2.50
Hdl Handle:
http://hdl.handle.net/10755/148809
Type:
Presentation
Title:
Predicting Nursing Turnover With Catastrophe Theory
Abstract:
Predicting Nursing Turnover With Catastrophe Theory
Conference Sponsor:Sigma Theta Tau International
Conference Year:2005
Author:Wagner, Cheryl, RN, MSN/MBA
P.I. Institution Name:Kaplan University
Title:Assistant Dean of Nursing
Nurses are needed in hospital settings to provide safe patient care. Current projections of the nursing shortage indicate that nurses will be leaving nursing at a faster rate than they are entering (Buerhaus, Staiger & Auerbach, 2000), thereby jeopardizing safe patient care. The ability to predict turnover behavior and target effective retention measures to those staff nurses at risk for turnover behavior would allow for the alleviation of some of the nursing shortage effects. Therefore, it is imperative that a valid and reliable predictive turnover model be used in nursing. Previous work with nursing turnover has resulted in linear models with low predictive ability. Nonlinear models in turnover behavior have great potential for predictive application in nursing. Catastrophe theory (Thom, 1975; Zeeman, 1976) has been applied in a variety of discontinuous events in behavioral sciences, including organizational behaviors such as employee turnover (Sheridan & Abelson, 1983). Catastrophe models, particularly the cusp catastrophe model, create a conceptual framework upon which to base research into work-related issues that have a strong emotional component. Because turnover occurs in the context of affective responses and nonlinear behaviors, the cusp catastrophe model shows promise for greater predictability in nurse turnover explorations (Sheridan, 1980, 1985a; Sheridan & Abelson, 1983; Wagner & Huber, 2003).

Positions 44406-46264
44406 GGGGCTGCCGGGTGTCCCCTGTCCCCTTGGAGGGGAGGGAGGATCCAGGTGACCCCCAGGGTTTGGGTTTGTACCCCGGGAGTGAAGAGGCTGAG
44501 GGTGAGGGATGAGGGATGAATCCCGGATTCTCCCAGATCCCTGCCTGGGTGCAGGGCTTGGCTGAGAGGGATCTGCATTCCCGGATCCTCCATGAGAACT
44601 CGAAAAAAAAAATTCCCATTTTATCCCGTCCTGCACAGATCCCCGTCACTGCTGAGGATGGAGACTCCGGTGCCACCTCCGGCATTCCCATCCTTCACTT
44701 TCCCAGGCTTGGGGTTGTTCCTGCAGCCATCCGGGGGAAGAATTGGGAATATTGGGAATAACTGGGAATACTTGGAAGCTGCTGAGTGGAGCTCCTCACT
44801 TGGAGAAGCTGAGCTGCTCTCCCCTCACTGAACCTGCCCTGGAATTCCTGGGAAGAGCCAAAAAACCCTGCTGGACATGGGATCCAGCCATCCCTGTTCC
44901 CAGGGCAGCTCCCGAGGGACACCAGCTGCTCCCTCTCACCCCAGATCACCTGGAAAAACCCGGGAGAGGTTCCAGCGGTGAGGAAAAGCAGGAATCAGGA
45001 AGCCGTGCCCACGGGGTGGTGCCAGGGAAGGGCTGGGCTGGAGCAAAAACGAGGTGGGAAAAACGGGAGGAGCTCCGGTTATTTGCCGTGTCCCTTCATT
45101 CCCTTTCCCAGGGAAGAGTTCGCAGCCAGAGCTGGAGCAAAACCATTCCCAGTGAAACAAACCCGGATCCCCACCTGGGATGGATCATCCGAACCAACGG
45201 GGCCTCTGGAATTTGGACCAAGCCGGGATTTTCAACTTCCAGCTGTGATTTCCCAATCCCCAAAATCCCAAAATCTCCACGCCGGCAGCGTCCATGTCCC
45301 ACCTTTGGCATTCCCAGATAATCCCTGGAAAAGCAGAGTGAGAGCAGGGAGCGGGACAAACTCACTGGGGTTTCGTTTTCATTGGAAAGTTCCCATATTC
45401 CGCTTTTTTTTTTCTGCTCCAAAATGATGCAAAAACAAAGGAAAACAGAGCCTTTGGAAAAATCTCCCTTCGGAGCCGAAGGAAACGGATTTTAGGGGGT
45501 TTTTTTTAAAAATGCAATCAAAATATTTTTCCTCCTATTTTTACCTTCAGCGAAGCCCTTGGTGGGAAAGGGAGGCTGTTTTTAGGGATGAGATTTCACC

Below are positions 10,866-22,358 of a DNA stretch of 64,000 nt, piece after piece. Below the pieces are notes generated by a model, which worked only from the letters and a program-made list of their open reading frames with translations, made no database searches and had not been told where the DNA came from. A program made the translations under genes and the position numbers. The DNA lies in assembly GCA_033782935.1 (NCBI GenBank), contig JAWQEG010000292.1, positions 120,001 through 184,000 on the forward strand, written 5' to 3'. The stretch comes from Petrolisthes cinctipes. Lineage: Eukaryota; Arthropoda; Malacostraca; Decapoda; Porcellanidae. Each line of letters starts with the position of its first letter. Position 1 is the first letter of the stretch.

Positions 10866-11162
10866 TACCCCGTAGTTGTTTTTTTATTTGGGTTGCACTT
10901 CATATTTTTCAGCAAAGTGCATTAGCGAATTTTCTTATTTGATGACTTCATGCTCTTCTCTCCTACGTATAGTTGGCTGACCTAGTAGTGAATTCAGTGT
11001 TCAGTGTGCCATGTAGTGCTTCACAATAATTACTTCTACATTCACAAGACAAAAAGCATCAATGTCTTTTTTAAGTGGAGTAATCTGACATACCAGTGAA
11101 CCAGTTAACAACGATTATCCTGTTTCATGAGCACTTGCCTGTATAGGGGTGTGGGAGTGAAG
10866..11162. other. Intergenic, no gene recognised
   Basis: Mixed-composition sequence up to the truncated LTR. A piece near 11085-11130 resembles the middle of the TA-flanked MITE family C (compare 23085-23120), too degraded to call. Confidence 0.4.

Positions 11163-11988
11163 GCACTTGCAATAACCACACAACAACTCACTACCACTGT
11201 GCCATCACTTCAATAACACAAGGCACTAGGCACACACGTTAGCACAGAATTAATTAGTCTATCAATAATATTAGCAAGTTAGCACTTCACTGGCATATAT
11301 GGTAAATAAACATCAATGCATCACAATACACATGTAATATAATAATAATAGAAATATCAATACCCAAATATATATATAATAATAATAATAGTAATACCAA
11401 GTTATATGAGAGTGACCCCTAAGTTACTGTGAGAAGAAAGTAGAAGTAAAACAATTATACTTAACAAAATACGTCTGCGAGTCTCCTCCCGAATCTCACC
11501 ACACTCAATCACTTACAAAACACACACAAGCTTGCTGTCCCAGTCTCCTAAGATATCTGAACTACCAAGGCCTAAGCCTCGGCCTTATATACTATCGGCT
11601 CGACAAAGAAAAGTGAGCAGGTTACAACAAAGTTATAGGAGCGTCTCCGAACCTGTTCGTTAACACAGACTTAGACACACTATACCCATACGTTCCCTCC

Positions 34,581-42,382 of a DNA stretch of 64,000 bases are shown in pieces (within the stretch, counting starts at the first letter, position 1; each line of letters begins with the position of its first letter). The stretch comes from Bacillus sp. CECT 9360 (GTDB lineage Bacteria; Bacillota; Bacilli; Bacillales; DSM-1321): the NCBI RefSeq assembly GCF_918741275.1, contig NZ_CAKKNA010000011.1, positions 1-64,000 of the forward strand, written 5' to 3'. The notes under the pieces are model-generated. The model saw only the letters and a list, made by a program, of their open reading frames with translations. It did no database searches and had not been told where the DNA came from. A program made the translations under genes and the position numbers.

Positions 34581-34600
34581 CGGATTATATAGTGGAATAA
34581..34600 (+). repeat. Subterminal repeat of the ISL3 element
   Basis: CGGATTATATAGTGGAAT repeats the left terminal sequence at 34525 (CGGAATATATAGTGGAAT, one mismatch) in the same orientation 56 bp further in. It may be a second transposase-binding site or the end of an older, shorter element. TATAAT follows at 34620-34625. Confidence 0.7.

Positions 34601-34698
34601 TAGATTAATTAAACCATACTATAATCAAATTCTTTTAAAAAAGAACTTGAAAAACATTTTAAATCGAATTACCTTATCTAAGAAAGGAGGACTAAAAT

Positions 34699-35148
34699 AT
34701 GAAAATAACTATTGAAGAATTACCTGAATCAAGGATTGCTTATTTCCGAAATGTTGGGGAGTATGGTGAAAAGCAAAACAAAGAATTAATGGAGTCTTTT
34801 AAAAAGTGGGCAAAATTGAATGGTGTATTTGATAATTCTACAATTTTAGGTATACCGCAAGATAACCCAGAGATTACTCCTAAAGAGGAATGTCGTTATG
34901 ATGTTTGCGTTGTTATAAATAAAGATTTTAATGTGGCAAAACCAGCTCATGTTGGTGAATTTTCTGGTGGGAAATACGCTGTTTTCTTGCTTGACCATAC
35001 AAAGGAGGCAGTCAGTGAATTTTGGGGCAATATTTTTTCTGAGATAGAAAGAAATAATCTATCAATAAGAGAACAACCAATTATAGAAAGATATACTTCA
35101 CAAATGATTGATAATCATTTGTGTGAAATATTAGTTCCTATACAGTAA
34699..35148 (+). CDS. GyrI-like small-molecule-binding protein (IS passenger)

Repository Posting Date:
26-Oct-2011
Date of Publication:
17-Oct-2011
Sponsors:
Sigma Theta Tau International

Full metadata record

DC FieldValue Language
dc.typePresentationen_GB
dc.titlePredicting Nursing Turnover With Catastrophe Theoryen_GB
dc.identifier.urihttp://hdl.handle.net/10755/148809-
dc.description.abstract<table><tr><td colspan="2" class="item-title">Predicting Nursing Turnover With Catastrophe Theory</td></tr><tr class="item-sponsor"><td class="label">Conference Sponsor:</td><td class="value">Sigma Theta Tau International</td></tr><tr class="item-year"><td class="label">Conference Year:</td><td class="value">2005</td></tr><tr class="item-author"><td class="label">Author:</td><td class="value">Wagner, Cheryl, RN, MSN/MBA</td></tr><tr class="item-institute"><td class="label">P.I. Institution Name:</td><td class="value">Kaplan University</td></tr><tr class="item-author-title"><td class="label">Title:</td><td class="value">Assistant Dean of Nursing</td></tr><tr class="item-email"><td class="label">Email:</td><td class="value">c.wagner@mchsi.com</td></tr><tr><td colspan="2" class="item-abstract">Nurses are needed in hospital settings to provide safe patient care. Current projections of the nursing shortage indicate that nurses will be leaving nursing at a faster rate than they are entering (Buerhaus, Staiger &amp; Auerbach, 2000), thereby jeopardizing safe patient care. The ability to predict turnover behavior and target effective retention measures to those staff nurses at risk for turnover behavior would allow for the alleviation of some of the nursing shortage effects. Therefore, it is imperative that a valid and reliable predictive turnover model be used in nursing. Previous work with nursing turnover has resulted in linear models with low predictive ability. Nonlinear models in turnover behavior have great potential for predictive application in nursing. Catastrophe theory (Thom, 1975; Zeeman, 1976) has been applied in a variety of discontinuous events in behavioral sciences, including organizational behaviors such as employee turnover (Sheridan &amp; Abelson, 1983). Catastrophe models, particularly the cusp catastrophe model, create a conceptual framework upon which to base research into work-related issues that have a strong emotional component. Because turnover occurs in the context of affective responses and nonlinear behaviors, the cusp catastrophe model shows promise for greater predictability in nurse turnover explorations (Sheridan, 1980, 1985a; Sheridan &amp; Abelson, 1983; Wagner &amp; Huber, 2003).</td></tr></table>en_GB
dc.date.available2011-10-26T09:51:01Z-
dc.date.issued2011-10-17en_GB
dc.date.accessioned2011-10-26T09:51:01Z-
dc.description.sponsorshipSigma Theta Tau Internationalen_GB
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